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In the radio industry, an aircheck tape demonstrates a disk jockey's talent. An aircheck contains only the segments where the DJ is talking, with a bit of music in the beginning of each break. Disc jockeys make aircheck tapes to review how they sound or to audition for a potential job at a radio station. By being focused and organized, you can create an aircheck tape that really showcases your talent.
Organize all of your radio show broadcasts into one audio file to review.
Listen to your previously recorded voice breaks. Immediately save the ones you want to record for the aircheck tape in an MP3 file.
Review the file of radio breaks and chose a variety to put on the aircheck tape. Add creative listeners who phone in, portions of interviews, serious and humorous breaks or even a weather break.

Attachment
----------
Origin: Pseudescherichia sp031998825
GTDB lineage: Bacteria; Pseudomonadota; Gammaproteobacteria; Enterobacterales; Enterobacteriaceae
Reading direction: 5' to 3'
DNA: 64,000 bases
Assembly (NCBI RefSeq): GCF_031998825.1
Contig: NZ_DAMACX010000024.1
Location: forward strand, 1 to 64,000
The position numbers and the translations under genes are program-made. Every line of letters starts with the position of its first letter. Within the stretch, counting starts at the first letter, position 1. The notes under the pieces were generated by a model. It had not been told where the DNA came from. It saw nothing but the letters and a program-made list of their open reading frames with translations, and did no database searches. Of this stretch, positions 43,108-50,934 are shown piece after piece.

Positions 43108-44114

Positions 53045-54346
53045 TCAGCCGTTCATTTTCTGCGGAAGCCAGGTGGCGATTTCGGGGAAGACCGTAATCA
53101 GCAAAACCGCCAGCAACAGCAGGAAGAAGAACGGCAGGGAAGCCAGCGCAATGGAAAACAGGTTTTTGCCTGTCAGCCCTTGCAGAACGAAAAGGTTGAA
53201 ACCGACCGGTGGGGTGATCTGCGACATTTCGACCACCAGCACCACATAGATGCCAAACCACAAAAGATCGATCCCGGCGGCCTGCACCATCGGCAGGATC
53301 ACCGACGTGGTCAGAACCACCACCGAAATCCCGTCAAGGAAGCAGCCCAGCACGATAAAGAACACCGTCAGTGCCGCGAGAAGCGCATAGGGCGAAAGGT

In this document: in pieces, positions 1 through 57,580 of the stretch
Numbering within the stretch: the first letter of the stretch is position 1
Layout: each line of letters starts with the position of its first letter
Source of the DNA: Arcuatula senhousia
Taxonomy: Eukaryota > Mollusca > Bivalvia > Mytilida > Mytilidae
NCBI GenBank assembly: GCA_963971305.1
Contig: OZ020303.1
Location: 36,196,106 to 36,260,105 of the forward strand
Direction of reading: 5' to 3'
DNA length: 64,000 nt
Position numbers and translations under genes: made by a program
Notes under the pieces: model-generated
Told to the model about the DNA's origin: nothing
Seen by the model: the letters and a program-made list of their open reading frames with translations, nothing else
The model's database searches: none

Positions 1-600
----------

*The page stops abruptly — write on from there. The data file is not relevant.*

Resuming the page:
Playback the new aircheck file and edit each voice break to equalize the sound. Different breaks will sometimes have different sound levels.
The voice breaks should be in logical order of a four-hour shift. For example, you don’t want to put a voice break signing off for evening at the beginning of the recording.
Make sure that your aircheck tape is no longer than four minutes. Save your aircheck file as an MP3.
Make your aircheck tape sound seamless, as if it were made from the same show.
- Make your aircheck tape sound seamless, as if it were made from the same show.
- Do not use ANY bad quality sound.
- Do not use a lot of production, stingers or intros. Program directors don't have time to get through the fluff.
Chinello Plummer has been writing and editing since 2007, specializing in topics related to insurance, personal finance and the beauty industry. Her work has appeared in "The Claimant," "News Wiz" and various online publications. Plummer graduated in 2005 from the University of Memphis, earning a Bachelor of Arts in communications.